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Columns: Health Yourself

Why is behavior change so hard?

By Victor Katch
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Cause and effect

No SmokingA recent 12-year longitudinal study on health behavior changes by the Health Analysis Division at Statistics Canada reveals some disturbing trends. This study examined habits regarding smoking, physical activity, alcohol consumption, and diet (fruit and vegetable consumption) among 5,404 Canadians. The subjects were 50 years or older and were studied after they received an initial diagnosis of chronic illness (heart disease, cancer, stroke, respiratory disease, and diabetes). The results showed that even after being diagnosed with a disease condition, and after being counseled by a health care professional on lifestyle modifications to change their condition, most people did not make major lifestyle adjustments to alter their condition.

Smoking was the most commonly reported successful behavior change for those smokers diagnosed with heart disease, diabetes, cancer, or stroke. Surprisingly, those diagnosed with respiratory disease were the exception—not only were they more likely to smoke before diagnosis (25 percent), there was no significant decrease in the percentage who continued to smoke after diagnosis.

The pre-to-post diagnosis for behavior changes in alcohol consumption, physical activity, and fruit and vegetable consumption were depressingly disappointing. Despite professional counseling regarding behavior modification, people did not make significant changes even after a positive diagnosis of disease.

Confronting change

It seems to me there are multiple, interrelated reasons behavior change is so difficult. First, we all live in a world of delusion. We rarely believe what we do will be the cause of our death—until it happens, of course. Mickey Mantle, the great New York Yankee Hall of Famer who ultimately died from liver disease from years of drinking, reportedly said on his death bed, “If I knew I was going to live this long I would have taken better care of myself.”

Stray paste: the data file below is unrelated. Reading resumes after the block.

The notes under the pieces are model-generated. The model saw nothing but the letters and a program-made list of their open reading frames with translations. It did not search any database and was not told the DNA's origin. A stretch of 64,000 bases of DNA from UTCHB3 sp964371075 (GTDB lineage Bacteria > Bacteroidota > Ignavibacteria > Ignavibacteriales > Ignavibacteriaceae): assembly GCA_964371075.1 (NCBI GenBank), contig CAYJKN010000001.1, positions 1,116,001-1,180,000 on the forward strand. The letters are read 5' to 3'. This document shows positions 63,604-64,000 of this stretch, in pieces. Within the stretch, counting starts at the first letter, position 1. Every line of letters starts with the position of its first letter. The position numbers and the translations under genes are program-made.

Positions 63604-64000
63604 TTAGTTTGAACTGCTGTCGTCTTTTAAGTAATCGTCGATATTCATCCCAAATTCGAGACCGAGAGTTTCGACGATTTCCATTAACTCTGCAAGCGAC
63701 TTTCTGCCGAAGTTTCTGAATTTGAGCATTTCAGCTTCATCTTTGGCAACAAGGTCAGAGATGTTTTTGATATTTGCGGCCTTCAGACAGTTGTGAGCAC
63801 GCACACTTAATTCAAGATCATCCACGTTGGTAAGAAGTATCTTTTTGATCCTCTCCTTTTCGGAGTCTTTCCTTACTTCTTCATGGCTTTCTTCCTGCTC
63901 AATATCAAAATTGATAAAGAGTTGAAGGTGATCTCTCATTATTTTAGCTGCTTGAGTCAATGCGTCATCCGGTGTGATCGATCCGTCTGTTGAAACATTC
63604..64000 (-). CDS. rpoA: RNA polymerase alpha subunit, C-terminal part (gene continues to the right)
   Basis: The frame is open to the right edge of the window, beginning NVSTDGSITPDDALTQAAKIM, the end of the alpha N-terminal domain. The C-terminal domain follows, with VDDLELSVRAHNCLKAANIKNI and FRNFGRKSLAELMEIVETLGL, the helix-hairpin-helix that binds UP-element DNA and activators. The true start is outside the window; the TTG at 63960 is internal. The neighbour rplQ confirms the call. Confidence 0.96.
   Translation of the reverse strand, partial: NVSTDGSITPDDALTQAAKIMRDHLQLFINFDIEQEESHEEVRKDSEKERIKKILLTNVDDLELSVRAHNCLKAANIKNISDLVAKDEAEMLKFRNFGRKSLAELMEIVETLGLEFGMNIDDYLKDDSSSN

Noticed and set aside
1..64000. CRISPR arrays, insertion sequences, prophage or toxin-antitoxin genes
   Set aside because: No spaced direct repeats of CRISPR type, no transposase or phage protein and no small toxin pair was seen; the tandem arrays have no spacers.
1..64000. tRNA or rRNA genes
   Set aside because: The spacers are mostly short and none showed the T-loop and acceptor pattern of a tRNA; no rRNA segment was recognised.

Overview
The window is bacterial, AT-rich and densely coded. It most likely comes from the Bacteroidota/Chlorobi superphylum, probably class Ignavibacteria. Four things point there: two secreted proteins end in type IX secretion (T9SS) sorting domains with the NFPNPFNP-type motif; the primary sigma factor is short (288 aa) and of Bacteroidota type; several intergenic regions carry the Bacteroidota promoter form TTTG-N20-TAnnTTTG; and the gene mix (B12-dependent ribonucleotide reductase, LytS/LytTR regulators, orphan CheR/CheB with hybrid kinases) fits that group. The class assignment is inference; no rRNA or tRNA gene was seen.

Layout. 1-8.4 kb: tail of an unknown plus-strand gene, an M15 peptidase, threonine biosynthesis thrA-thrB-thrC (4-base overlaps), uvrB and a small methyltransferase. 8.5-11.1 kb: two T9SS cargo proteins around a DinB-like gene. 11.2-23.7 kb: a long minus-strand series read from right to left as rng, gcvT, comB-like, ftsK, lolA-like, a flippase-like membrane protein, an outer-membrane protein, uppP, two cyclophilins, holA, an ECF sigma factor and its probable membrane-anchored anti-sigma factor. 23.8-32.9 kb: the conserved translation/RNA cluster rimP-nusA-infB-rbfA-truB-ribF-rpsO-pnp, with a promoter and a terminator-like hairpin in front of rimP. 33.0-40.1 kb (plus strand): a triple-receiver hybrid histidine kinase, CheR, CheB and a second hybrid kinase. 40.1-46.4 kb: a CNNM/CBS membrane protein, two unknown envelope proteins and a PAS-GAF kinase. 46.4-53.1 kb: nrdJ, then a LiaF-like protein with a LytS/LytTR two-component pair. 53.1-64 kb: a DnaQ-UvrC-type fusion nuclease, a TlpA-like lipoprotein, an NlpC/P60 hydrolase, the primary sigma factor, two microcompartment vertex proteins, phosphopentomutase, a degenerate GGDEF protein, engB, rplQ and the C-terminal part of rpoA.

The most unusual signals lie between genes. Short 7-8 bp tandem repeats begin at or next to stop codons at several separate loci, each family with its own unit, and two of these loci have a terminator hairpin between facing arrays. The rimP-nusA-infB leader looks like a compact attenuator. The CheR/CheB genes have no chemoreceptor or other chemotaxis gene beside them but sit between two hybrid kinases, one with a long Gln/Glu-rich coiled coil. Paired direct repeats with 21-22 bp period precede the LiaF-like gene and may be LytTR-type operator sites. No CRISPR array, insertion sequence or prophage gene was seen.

Most of us don’t want to confront the fact that what we do really matters, until it’s too late.

As we get older, what we do and how we live often define us. Thus, if we have to make a change in how we live, it often means changing what we consider to be our uniqueness. Changing a lifestyle habit often means having to change social circles and activities. Changing behaviors often means trying something new and different, and this has proven difficult for most people.

How we change

Legs of a young man runningLifestyle behavior changes occur in one of two ways: something you do (conscious behavior change) or something done to you (injury, forced change in surroundings, etc.).

Conscious behavior change is a process. It involves specific steps that require time to master. There are new skills to learn like cooking and eating different foods, engaging in new and different physical activities, or even changing sleeping habits. Often, once these skills are learned it takes additional time to integrate them into permanent behavior patterns.

Steps to changing behavior

One popular model of behavior change proposes five stages everyone experiences when adopting new lifestyle behaviors.

  1. Precontemplation—In this stage you have no “real” intent on changing behaviors. However, you know something is amiss, but you’re not sure what it is or what specifically to do. Often you experience anxiety, discomfort, or problems that bother you. At this stage, change is hypothetical.
  2. Contemplation—In this stage you “get it.” Something is wrong and you want to know what it is, but you’re not ready to do anything about it. You engage in self-talk, but you are indecisive at this point.